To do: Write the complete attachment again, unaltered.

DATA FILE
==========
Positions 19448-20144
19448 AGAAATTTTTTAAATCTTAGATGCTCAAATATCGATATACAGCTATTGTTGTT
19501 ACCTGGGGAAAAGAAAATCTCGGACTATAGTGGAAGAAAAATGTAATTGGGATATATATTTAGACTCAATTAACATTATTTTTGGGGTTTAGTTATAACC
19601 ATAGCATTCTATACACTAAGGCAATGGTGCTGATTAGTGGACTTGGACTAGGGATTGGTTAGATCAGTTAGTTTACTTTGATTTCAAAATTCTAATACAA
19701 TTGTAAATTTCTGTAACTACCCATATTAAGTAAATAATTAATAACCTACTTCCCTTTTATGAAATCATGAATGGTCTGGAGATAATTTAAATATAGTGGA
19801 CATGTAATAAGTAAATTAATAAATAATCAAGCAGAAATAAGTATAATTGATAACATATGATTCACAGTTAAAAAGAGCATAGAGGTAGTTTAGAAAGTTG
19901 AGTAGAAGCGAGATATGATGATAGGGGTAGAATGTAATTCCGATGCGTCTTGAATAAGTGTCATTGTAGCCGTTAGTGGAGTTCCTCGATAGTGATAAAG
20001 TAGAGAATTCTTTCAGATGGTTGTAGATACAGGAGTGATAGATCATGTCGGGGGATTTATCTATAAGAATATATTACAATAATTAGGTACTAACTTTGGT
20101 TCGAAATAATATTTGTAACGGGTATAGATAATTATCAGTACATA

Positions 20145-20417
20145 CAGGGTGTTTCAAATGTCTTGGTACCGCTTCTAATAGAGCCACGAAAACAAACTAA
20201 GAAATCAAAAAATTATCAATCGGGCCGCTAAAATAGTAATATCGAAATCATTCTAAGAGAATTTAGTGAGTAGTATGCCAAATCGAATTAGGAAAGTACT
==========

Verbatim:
Positions 19448-20144
19448 AGAAATTTTTTAAATCTTAGATGCTCAAATATCGATATACAGCTATTGTTGTT
19501 ACCTGGGGAAAAGAAAATCTCGGACTATAGTGGAAGAAAAATGTAATTGGGATATATATTTAGACTCAATTAACATTATTTTTGGGGTTTAGTTATAACC
19601 ATAGCATTCTATACACTAAGGCAATGGTGCTGATTAGTGGACTTGGACTAGGGATTGGTTAGATCAGTTAGTTTACTTTGATTTCAAAATTCTAATACAA
19701 TTGTAAATTTCTGTAACTACCCATATTAAGTAAATAATTAATAACCTACTTCCCTTTTATGAAATCATGAATGGTCTGGAGATAATTTAAATATAGTGGA
19801 CATGTAATAAGTAAATTAATAAATAATCAAGCAGAAATAAGTATAATTGATAACATATGATTCACAGTTAAAAAGAGCATAGAGGTAGTTTAGAAAGTTG
19901 AGTAGAAGCGAGATATGATGATAGGGGTAGAATGTAATTCCGATGCGTCTTGAATAAGTGTCATTGTAGCCGTTAGTGGAGTTCCTCGATAGTGATAAAG
20001 TAGAGAATTCTTTCAGATGGTTGTAGATACAGGAGTGATAGATCATGTCGGGGGATTTATCTATAAGAATATATTACAATAATTAGGTACTAACTTTGGT
20101 TCGAAATAATATTTGTAACGGGTATAGATAATTATCAGTACATA

Positions 20145-20417
20145 CAGGGTGTTTCAAATGTCTTGGTACCGCTTCTAATAGAGCCACGAAAACAAACTAA
20201 GAAATCAAAAAATTATCAATCGGGCCGCTAAAATAGTAATATCGAAATCATTCTAAGAGAATTTAGTGAGTAGTATGCCAAATCGAATTAGGAAAGTACT